“There is the potential that bank details have been stolen, but at this stage I can't be certain.”
TalkTalk has come under the third cyber attack in 2015, putting its 4 million customers in the UK at risk of data breach.
The mobile and broadband provider confirms the attack happened in the morning of October 21, 2015.
They took the steps to shut down their website by lunchtime after noticing ‘unusual activity’.
An official announcement of its latest hack was made on the evening of October 22, 2015.
TalkTalk states a ‘significant and sustained cyberattack’ has affected their website and database.
Customers are warned in a formal notice that it is possible that the following personal information may have been accessed via illegal means, because ‘not all of the data was encrypted’:
- Dates of Birth
- Email Address
- Telephone Numbers
- TalkTalk Account Information
- Credit Card Details and/or Bank Details
Their statement continues: “We are continuing to work with leading cybercrime specialists and the Metropolitan police to establish exactly what happened and the extent of any information accessed.”
The company’s CEO, Dido Harding, says: “We’re taking the precaution of contacting all of our customers because there is the potential that bank details and credit card details have been stolen, but at this stage I can’t be certain that’s the case.
“I should say firstly I’m a customer myself, I’m a victim myself.
“I’m extremely sorry for all of the frustration and the concern and worry this will be causing.”
She reassures: “We take any threat to the security of our customers’ data extremely seriously, and we are taking all the necessary steps to understand what has happened here.”
Speculations of the motivation behind the malicious attack vary. Adrian Culley, a cyber security consultant and former Scotland Yard detective, states an online ‘Russian Islamist group’ has claimed responsibility.
Meanwhile, BBC’s business editor Kamal Ahmed believes the hack could be an ‘extortion attack’, where ransoms would be demanded in Bitcoins.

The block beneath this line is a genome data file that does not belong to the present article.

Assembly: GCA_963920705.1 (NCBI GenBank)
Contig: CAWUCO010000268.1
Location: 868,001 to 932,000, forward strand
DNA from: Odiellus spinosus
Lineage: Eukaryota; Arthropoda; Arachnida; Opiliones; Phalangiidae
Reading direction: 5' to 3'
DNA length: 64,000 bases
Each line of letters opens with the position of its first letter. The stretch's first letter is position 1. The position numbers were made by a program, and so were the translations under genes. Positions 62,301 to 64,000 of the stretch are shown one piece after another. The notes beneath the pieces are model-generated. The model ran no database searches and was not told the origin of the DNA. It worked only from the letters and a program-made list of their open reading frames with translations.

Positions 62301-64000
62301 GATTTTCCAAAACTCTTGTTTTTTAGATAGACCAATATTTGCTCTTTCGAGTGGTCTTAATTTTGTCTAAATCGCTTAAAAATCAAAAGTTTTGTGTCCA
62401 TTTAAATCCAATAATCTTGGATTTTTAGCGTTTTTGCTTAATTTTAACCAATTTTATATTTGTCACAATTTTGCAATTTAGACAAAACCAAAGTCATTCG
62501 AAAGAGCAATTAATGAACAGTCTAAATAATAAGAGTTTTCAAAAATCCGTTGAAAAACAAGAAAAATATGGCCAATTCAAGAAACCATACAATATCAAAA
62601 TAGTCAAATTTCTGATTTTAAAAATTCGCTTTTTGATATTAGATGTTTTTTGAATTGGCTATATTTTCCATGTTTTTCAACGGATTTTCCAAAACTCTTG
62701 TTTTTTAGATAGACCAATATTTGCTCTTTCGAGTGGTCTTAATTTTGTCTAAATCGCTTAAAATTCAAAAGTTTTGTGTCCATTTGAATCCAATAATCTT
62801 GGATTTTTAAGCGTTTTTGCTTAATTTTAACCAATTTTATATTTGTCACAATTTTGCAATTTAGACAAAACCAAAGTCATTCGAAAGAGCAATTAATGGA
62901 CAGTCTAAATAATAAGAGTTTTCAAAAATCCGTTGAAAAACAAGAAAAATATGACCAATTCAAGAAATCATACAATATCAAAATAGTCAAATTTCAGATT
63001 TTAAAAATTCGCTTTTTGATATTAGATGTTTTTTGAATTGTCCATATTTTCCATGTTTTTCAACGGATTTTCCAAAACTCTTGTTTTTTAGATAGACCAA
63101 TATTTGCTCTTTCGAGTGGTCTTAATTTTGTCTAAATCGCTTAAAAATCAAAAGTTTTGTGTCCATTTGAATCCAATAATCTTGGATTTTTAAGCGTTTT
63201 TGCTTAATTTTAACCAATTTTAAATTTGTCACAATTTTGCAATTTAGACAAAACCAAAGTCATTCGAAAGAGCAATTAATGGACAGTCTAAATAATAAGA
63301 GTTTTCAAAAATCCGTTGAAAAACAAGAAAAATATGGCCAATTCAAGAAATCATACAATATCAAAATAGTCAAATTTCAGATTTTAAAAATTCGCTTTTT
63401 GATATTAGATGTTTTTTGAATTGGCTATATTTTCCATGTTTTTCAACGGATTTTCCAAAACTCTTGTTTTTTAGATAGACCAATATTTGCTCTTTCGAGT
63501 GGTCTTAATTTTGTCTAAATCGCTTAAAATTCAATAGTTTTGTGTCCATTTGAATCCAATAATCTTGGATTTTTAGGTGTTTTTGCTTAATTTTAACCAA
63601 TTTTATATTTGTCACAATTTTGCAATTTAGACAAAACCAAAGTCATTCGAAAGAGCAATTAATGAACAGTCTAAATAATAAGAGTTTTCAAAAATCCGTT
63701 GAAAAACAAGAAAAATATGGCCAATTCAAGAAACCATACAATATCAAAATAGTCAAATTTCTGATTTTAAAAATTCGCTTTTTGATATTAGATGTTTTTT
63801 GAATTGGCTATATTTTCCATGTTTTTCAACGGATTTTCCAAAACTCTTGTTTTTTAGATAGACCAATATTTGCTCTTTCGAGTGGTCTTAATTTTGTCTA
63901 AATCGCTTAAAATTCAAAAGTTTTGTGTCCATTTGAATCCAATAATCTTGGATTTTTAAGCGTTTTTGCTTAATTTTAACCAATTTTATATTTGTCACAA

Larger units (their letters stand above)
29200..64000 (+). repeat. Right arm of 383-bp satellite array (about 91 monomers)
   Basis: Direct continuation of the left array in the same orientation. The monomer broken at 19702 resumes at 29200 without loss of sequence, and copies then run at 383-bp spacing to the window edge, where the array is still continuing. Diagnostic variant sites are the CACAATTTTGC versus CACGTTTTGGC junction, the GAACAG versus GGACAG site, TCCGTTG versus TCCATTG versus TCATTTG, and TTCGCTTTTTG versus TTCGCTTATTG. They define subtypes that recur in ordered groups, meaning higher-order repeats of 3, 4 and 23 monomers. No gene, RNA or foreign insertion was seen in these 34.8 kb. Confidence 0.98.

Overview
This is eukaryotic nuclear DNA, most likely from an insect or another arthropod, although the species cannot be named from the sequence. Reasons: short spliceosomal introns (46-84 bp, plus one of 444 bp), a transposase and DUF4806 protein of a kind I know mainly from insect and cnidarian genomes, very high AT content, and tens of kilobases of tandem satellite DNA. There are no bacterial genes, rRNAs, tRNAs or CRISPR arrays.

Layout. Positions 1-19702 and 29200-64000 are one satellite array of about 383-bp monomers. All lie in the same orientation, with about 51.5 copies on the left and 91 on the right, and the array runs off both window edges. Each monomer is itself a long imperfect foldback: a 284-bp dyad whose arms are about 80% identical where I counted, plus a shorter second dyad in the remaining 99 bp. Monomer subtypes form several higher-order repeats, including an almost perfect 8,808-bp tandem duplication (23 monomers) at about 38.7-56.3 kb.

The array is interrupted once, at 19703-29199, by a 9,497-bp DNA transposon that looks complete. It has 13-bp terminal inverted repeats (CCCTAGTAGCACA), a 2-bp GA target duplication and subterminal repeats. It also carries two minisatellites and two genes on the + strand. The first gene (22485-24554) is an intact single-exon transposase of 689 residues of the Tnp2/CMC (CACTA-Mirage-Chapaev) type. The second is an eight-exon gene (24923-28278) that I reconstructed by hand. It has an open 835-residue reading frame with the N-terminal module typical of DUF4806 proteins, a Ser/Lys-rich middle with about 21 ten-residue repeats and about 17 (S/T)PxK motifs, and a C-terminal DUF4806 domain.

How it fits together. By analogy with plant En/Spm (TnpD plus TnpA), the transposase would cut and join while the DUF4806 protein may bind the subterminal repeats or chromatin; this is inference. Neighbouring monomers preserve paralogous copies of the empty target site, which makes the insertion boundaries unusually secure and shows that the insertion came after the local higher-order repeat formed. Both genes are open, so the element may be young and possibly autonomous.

Tom Cheshire, Sky News’ Technology Correspondent, explains how TalkTalk’s website suffered from a Distribution Denial of Service.
He says: “(It’s) when a network is flooded with requests which it can’t respond to in time, so it shuts down.
“At the same time they’ve used that as a cover to go in and steal customer details.
“The credit card numbers were only partially encrypted, which means at least the last four numbers of the credit card were available to attackers.
“That doesn’t sound like a lot but it is enough to use for useful fraud purposes if you’re a criminal.”
TalkTalk offers one of the cheapest mobile and broadband deals in the UK, and is also known as the sponsor for popular reality TV show, The X Factor.
In light of the recent attack, in addition to seeing its share price plunge by 10 per cent, TalkTalk is also facing a serious backlash of customer dissatisfaction.
It appears not all of them have been informed of the significant data breach.
No #talktalk I don’t feel like, as a customer, you’ve kept me informed at all. Why do I have to find this out via the ten o’clock news?!
— Sonikmummy (@sonikmummy) October 22, 2015
— Lan (@LaniCDF) October 22, 2015
As it remains unclear how many of its 4 million clients have been affected, many would take the steps to protect themselves by changing their TalkTalk account log in details.
However, the company’s support handle on Twitter advises they can ‘only change your password in My Account which isn’t available as a precaution while investigations continue’.
This is the third instance in 2015 where TalkTalk has been hit by cyber criminals. In February 2015, scammers managed to access their internal systems and contact its customers attempting to steal their bank details.
In August 2015, their website experienced a ‘sophisticated and co-ordinated cyber attack’ as a chain effect of hackers going after Carphone Warehouse.
TalkTalk is currently offering help online for extended hours and a continuous update on the investigation on its website and social media.
The company urges all customers to monitor their banking activities over the next few months, and contact Action Fraud on 0300 123 2040 if they notice any suspicious movements.